Detecting Math Errors

This is a discussion on Detecting Math Errors within the C++ Programming forums, part of the General Programming Boards category; Hi, How does one detect errors in math library routines using only methods available in the C/C++ standard libraries? For ...

  1. #1
    Code Monkey Davros's Avatar
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    Detecting Math Errors

    Hi,

    How does one detect errors in math library routines using only methods available in the C/C++ standard libraries?

    For example:

    double rslt = sqrt(-36);

    I know that in Windows there are numerous ways to do this using errno, _matherr, _isnan etc, but all these are not generally portable.

    Any help would be great?

  2. #2
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    The data passed as arguments to functions can come from two sources, the programmer who hard codes the argument or has the program calculate the value to be passed somewhere along the way and the user. The stuff that's hard coded by the programmer can't be checked---it's up to you to know what you are doing. The stuff calculated by the program can be checked for size and or sign before being passed. User input can be screened by a variety of techniques including accepting input only as strings and then parsing the string for errors before converting to appropriate numerical types and or direct input into type but screen with istream methods like good(), fail(), clear(), etc. You can screen for size, sign, etc once input is validated for type if desired.
    Last edited by elad; 03-06-2003 at 03:02 PM.

  3. #3
    Registered User Codeplug's Avatar
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    Apart from what elad has already posted, you could design an abstraction layer for general purpose math error handling - and implement the platform specifics for each platform you want to support.
    A better option would be to look for a portable C++ math class that has already solved this problem (probably by checking the parameters before passing them to the standard C math routines).

    gg

    [EDIT]
    I don't see the forest from the trees sometimes (or something like that).
    ANSI standard defines ERANGE and EDOM (and that's it) for errno, so any conforming C library should support them when calling standard math routines.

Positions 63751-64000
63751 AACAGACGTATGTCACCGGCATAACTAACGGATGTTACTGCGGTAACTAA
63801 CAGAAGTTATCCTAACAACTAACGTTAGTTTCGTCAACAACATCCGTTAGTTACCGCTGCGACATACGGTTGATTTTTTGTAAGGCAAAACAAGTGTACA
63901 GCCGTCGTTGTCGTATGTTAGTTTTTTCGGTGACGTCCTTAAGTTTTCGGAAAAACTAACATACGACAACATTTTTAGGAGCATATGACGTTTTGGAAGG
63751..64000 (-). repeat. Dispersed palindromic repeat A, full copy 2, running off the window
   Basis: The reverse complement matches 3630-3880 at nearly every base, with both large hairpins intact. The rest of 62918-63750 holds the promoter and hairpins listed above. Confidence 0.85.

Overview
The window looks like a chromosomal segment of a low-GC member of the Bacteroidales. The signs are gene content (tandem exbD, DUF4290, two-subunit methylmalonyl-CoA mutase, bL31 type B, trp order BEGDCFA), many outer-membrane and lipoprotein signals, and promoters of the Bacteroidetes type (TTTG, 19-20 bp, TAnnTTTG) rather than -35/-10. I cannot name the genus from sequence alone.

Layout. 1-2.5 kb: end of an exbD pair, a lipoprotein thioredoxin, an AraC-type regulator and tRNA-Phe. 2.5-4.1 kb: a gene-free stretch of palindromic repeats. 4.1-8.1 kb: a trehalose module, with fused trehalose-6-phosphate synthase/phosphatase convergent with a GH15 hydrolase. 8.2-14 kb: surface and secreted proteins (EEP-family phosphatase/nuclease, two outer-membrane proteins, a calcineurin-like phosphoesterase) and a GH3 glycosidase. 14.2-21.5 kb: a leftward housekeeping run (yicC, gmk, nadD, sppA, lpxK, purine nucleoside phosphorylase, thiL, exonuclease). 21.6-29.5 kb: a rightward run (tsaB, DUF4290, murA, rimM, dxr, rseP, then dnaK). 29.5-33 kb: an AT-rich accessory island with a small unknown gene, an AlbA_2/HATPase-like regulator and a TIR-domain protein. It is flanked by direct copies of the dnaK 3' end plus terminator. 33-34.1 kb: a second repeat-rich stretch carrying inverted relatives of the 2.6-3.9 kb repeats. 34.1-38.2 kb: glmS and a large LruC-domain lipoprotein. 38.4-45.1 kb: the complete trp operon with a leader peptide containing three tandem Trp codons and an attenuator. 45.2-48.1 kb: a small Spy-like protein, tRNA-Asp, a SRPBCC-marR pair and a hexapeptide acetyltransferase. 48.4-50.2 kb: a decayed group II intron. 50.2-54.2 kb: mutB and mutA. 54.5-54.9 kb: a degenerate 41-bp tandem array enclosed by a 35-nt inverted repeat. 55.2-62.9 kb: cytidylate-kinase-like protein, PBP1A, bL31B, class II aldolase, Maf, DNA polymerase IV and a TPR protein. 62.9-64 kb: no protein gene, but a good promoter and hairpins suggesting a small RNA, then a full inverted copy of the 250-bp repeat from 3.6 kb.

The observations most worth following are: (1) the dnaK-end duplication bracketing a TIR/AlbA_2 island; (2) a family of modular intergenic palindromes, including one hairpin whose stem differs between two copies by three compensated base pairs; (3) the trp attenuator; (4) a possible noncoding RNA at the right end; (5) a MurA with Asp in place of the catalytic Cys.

Last edited by Codeplug; 03-06-2003 at 04:33 PM.

  4. #4
    Code Monkey Davros's Avatar
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    There doesn't appear to be any universal way of checking for error in maths routines? It appears I have to check validility of input parameters for every operation.

    Thanks for your help.

  5. #5
    Programming Sex-God Polymorphic OOP's Avatar
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    Re: Detecting Math Errors

    Originally posted by Davros
    I know that in Windows there are numerous ways to do this using errno
    errno is not windows only. It's defined by the standard library. Any compliant compiler will support it.

  6. #6
    Code Monkey Davros's Avatar
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    My documentation states that errno is used only in DOS, Windows & OS2. But it then goes on to describe UNIX errno values and their compatiblity with Windows. This has confused me.

    You are saying I can check the errno value after each math call?
    OS: Windows XP
    Compilers: MinGW (Code::Blocks), BCB 5

    BigAngryDog.com

  7. #7
    Programming Sex-God Polymorphic OOP's Avatar
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    It's completely standard. Just clear errno to 0, then call sqrt. If the number you provided was negitive it will set errno to EDOM (domain error).

  8. #8
    Code Monkey Davros's Avatar
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    Thanks
    OS: Windows XP
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